John, too, had not been unaffected by the crowing of the cocks, and he felt what he had never felt there before, a longing after the land where the sun shines.
“Dear Elizabeth,” said he, “all you say is true, and I now feel it is a sin for Christians to stay here, and it seems to me as if our Lord said to us in that cry of the cocks, ‘Come up, ye Christian children, out of those abodes of illusion and magic. Come to the light of the stars, and act as children of the light.’ I now feel that it was a great sin for me to come down here, but I trust I shall be forgiven on account of my youth, for I was only a boy, and knew not what I did. But now I will not stay a day longer. They cannot keep me here.”
At these last words Elizabeth turned pale, for she recollected that she was a servant, and must serve her fifty years.
“And what will it avail me,” cried she, “that I shall continue young, and be but as of twenty years when I go out, for my father and mother will be dead, and all my companions old and grey; and you, dearest John, will be old and grey also,” cried she, throwing herself on his bosom.
John was thunderstruck at this, for it had never before occurred to him. He, however, comforted her as well as he could, and declared he would never leave the place without her. He spent the whole night in forming various plans. At last he fixed on one, and in the morning he despatched his servant to summon to his apartment six of the principal of the little people. When they came, John thus mildly addressed them—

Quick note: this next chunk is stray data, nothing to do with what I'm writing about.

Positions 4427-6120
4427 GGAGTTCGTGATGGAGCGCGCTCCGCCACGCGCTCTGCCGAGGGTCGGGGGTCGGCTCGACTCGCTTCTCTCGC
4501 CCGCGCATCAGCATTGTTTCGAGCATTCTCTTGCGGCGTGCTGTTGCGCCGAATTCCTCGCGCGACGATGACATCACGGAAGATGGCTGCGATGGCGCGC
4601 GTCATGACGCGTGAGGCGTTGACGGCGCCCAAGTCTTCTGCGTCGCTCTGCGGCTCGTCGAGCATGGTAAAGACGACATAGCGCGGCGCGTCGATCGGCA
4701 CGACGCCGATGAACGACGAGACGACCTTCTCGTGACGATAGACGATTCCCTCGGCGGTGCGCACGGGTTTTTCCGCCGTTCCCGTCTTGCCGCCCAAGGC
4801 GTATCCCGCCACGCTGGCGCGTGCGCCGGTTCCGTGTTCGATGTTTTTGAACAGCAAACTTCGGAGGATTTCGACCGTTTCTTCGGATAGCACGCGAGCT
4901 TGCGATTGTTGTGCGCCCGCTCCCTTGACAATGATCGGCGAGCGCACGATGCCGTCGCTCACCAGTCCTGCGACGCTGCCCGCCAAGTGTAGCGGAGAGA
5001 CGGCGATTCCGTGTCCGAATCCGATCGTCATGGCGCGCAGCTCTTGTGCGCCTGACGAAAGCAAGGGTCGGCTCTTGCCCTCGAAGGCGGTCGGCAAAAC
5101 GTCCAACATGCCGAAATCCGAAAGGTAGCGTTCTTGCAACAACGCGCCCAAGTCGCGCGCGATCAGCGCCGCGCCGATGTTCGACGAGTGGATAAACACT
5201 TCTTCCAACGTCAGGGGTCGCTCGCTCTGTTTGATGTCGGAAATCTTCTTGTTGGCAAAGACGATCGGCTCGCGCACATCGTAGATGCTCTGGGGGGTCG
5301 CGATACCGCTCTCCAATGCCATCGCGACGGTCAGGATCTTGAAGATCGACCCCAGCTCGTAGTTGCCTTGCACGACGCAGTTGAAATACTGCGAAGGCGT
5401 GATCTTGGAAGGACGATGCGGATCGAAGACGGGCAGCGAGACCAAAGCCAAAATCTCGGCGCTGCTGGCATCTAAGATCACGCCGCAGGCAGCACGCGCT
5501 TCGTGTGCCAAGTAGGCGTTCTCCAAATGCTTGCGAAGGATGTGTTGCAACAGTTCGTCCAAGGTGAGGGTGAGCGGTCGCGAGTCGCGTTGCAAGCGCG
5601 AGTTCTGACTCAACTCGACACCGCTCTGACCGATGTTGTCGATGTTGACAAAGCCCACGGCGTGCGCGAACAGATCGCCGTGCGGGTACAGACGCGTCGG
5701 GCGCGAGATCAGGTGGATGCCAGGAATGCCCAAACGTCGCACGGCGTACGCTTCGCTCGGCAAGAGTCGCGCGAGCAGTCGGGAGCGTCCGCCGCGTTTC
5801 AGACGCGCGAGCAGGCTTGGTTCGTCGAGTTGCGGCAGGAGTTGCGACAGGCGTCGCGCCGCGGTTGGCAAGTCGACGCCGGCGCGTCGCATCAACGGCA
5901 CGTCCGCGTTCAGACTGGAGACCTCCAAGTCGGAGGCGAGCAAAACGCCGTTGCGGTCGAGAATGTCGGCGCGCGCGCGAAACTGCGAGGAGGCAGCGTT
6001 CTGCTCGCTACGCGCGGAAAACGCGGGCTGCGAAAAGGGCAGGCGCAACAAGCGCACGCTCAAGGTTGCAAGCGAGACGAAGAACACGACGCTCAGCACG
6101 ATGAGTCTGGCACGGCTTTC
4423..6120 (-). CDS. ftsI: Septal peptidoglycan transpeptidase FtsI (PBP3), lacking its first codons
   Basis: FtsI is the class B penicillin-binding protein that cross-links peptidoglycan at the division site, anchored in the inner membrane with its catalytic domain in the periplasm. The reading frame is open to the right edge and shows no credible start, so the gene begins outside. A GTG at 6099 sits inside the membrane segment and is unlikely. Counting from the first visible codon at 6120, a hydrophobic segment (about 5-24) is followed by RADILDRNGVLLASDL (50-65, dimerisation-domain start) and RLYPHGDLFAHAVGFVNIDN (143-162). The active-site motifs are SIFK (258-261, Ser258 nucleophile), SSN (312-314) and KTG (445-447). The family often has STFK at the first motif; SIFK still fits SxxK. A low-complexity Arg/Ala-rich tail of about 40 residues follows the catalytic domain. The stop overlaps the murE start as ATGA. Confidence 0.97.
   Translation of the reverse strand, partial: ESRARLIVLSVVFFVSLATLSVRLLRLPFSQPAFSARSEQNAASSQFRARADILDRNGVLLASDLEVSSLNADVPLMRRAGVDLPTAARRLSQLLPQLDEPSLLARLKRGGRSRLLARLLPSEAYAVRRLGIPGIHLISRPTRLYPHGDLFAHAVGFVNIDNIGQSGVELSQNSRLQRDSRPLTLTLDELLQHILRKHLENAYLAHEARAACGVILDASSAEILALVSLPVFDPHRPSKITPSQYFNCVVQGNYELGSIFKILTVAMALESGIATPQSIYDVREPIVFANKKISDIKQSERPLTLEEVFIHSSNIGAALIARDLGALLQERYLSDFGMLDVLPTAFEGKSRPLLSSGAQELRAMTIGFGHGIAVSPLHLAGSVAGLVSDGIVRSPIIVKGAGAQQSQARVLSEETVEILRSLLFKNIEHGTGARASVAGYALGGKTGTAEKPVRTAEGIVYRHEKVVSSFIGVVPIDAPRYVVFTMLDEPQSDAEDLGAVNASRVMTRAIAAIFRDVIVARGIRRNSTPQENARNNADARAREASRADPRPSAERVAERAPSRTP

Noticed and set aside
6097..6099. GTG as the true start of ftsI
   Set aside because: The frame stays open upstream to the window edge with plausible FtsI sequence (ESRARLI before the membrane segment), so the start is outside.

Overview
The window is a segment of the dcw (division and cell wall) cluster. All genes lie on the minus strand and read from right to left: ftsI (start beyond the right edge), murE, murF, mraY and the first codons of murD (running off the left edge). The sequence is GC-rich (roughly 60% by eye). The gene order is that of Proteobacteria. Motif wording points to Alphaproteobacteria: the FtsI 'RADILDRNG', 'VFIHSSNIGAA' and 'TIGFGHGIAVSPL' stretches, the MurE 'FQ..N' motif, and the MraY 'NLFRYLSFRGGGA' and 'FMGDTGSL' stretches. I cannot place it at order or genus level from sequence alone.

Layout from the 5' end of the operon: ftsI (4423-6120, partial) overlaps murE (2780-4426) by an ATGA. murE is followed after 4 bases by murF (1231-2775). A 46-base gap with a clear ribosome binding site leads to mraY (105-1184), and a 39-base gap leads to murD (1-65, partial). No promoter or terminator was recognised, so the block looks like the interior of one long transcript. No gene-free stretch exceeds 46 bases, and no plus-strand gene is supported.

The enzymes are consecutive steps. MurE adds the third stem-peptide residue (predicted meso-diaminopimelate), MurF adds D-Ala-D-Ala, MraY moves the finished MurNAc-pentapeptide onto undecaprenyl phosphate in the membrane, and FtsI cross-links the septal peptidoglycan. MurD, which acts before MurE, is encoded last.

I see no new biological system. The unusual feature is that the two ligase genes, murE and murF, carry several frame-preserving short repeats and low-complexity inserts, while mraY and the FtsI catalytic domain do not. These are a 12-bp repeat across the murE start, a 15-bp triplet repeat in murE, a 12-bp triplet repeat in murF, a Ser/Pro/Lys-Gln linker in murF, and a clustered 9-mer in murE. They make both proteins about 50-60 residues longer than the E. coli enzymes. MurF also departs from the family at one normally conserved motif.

“My friends, you know how I came here, not as a prisoner or servant, but as a lord and master over one of you, and of consequence over all. You have now for the ten years I have been with you treated me with respect and attention, and for that I am your debtor. But you are still more my debtors, for I might have given you every sort of vexation and annoyance, and you must have submitted to it. I have, however, not done so, but have behaved as your equal, and have sported and played with you rather than ruled over you. I have now one request to make. There is a girl among your servants whom I love, Elizabeth Krabbe, of Rambin, where I was born. Give her to me and let us depart, for I will return to where the sun shines and the plough goes through the land. I ask to take nothing with me but her and the ornaments and furniture of my chamber.”
He spoke in a determined tone, and they hesitated and cast their eyes upon the ground. At last the oldest of them replied—
“Sir, you ask what we cannot grant. It is a fixed law that no servant can leave this place before the appointed time. Were we to break through this law our whole subterranean empire would fall. Anything else you desire, for we love and respect you, but we cannot give up Elizabeth.”